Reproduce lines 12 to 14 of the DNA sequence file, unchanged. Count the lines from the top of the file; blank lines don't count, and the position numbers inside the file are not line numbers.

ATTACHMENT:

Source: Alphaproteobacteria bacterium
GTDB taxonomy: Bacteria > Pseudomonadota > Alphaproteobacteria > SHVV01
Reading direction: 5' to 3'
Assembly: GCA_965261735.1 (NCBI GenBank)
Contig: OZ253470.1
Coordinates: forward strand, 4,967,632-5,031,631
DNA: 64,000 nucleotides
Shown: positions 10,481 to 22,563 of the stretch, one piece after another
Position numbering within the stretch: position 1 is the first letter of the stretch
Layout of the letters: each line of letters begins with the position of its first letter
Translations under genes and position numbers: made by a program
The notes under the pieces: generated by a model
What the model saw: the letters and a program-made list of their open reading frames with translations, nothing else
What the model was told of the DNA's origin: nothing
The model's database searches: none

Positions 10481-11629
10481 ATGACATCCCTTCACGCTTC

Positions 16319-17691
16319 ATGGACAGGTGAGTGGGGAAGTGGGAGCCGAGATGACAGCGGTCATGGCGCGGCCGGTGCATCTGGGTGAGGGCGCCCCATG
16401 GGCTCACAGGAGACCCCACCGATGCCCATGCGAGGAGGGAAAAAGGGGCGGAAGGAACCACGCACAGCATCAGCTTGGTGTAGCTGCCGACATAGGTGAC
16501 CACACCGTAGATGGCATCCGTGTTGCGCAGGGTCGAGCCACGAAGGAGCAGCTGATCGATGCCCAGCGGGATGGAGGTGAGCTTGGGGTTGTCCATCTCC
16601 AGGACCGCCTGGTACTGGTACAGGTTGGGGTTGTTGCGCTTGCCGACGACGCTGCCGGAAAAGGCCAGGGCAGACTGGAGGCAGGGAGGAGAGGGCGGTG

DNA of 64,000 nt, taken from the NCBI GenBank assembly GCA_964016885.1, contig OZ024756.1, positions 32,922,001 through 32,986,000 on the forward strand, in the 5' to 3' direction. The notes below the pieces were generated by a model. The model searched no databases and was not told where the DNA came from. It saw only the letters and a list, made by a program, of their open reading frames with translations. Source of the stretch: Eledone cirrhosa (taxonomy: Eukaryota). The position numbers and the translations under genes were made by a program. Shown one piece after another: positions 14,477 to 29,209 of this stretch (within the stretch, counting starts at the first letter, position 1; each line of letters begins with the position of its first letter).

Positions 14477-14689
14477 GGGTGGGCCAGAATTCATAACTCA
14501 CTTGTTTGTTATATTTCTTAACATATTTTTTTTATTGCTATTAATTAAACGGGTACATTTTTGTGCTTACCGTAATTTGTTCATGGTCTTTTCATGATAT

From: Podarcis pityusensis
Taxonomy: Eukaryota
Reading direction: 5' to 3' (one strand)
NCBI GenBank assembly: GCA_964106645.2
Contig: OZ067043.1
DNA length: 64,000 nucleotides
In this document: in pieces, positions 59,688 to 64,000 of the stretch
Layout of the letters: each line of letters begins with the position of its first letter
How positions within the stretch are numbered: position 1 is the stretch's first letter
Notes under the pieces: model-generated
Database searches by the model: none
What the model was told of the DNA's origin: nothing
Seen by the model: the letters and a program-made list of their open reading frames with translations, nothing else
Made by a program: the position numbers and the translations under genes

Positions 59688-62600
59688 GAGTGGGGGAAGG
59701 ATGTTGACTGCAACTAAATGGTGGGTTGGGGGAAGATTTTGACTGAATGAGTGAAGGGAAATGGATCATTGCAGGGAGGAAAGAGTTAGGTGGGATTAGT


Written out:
The notes under the pieces: generated by a model
What the model saw: the letters and a program-made list of their open reading frames with translations, nothing else
What the model was told of the DNA's origin: nothing